I don't know why exactly, but it makes me listen in a different way. As much as I adore the iPod (okay, seriously adore the iPod) it's taken something away from my listening experience.
Maybe it's associated with the physical sensation... Plucking through the CD visor, the flaps too loose from overcrowding. Holding a finger through one, two, sometimes six at a time while I search through pockets. Cursing when I drive over railroad tracks and discs fly out.
Okay, maybe I don't miss that.
You see, one of the features I love most about iTunes is its ability to create playlists. I've got Favorites, and Girls! Girls! Girls!, Early Morning, and Calm Me Down. Playlists are the quintessential mixed tape, or perhaps her hotter, hipper, younger replacement. When I belt out Martina McBride's Independence Day and go straight into Evanescence' My Immortal, that's a pretty awesome Sing Out Loud mix.
In recent weeks, though, I've been exploring new music, and there's a certain connection between artist and listener when the songs are played in order. When I pop in a new CD and listen from start to finish, the arrangement might affect me as much as the melody or lyrics. In addition, I find that my "Music A.D.D." goes away. If listening to my iPod, I'm constantly switching songs; but when listening to a CD, I listen over and over, sometimes for days at a time. When I'm done with a CD, I know the music -- better than anything I've downloaded straight to an iPod.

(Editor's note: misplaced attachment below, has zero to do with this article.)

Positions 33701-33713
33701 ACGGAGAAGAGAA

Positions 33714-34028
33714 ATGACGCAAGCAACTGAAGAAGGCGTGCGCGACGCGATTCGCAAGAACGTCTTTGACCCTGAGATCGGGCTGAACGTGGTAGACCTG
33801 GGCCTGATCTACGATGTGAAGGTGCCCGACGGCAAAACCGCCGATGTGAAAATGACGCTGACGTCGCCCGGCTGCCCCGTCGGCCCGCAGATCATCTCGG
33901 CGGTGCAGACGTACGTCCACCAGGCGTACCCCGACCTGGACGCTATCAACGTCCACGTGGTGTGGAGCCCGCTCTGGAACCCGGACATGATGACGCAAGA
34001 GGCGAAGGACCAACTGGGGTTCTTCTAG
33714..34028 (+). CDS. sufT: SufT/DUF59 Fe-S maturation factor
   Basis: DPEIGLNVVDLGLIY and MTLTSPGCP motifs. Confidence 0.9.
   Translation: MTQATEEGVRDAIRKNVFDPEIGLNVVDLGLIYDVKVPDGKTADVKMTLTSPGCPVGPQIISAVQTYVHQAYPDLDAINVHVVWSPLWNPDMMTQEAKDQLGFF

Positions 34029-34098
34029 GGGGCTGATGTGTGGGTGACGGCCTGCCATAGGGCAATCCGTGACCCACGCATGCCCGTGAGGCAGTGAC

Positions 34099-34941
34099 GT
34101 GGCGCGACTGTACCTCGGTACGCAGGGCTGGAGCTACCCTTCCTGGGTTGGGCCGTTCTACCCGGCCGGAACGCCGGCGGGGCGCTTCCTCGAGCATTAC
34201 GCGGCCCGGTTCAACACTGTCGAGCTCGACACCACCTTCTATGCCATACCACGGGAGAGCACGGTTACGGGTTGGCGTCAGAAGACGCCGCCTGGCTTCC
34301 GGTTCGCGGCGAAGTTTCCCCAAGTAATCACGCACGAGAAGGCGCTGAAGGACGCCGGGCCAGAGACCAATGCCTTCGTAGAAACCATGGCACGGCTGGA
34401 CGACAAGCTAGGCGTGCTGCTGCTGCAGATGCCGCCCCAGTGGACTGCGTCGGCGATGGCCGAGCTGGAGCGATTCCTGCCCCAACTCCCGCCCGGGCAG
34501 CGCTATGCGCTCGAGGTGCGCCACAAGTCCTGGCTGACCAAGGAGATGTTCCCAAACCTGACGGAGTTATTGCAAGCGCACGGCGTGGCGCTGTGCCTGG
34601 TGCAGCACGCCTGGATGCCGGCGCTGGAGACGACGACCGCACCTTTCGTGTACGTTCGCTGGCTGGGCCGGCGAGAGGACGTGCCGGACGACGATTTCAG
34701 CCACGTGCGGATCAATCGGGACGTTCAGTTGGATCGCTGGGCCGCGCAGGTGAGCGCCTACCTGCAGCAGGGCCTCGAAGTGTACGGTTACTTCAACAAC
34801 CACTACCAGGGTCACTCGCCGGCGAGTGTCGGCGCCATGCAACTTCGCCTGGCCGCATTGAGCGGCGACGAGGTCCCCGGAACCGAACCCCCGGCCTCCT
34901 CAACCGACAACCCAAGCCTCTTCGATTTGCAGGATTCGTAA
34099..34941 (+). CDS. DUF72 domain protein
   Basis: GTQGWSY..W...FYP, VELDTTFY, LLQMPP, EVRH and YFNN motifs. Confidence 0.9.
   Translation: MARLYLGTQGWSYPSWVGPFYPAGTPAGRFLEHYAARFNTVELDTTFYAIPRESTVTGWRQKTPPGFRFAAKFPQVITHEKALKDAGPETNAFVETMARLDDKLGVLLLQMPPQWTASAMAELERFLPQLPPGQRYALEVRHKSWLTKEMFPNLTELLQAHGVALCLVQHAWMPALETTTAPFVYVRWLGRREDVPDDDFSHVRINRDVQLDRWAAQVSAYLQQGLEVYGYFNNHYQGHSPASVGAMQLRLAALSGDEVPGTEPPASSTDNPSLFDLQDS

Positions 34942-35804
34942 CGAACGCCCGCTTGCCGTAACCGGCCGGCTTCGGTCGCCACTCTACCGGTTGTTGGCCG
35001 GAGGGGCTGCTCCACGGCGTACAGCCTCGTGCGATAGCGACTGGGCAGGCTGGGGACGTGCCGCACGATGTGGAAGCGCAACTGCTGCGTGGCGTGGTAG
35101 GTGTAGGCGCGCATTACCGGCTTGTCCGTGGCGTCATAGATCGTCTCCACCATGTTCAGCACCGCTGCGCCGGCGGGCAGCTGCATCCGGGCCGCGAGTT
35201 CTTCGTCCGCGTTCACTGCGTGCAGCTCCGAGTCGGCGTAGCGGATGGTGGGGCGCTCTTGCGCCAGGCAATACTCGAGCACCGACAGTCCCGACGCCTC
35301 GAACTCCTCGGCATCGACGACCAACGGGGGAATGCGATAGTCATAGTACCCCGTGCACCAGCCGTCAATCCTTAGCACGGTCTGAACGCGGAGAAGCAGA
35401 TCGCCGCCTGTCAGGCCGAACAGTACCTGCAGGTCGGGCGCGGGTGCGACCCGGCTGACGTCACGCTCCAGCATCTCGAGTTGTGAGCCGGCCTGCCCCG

Which is probably why, when deciding the Holy Grail of my favorite albums, eight of the top ten are b.i.t. (before iTunes). Just looking at the album covers invoke a homesickness in me. It's the same feeling I get when I think about my childhood home, or summers with my family at the beach. I'll never feel the way I did in that place, in those moments, just as I will never feel the way I did when I fell in love with these artists, these albums. The music takes me back, though, for just a moment. I can sing out loud with the same abandon I did when I listened in my first car, in my first apartment... feel the pain of heartbreak and the thrill of moving away from home.
Indeed, I love my iPod. I love the listening diversity it's brought to long drives and my sing-at-the-top-of-my-lungs mood. I revel in the ease with which I can carry it into class, on vacation, into the doctor's office.
But the compact disc is why I fell flat-on-my-face in love with my first albums. Thanks to the compact disc, I'm holding on to memories. Holding a finger through one, two, sometimes six at a time.
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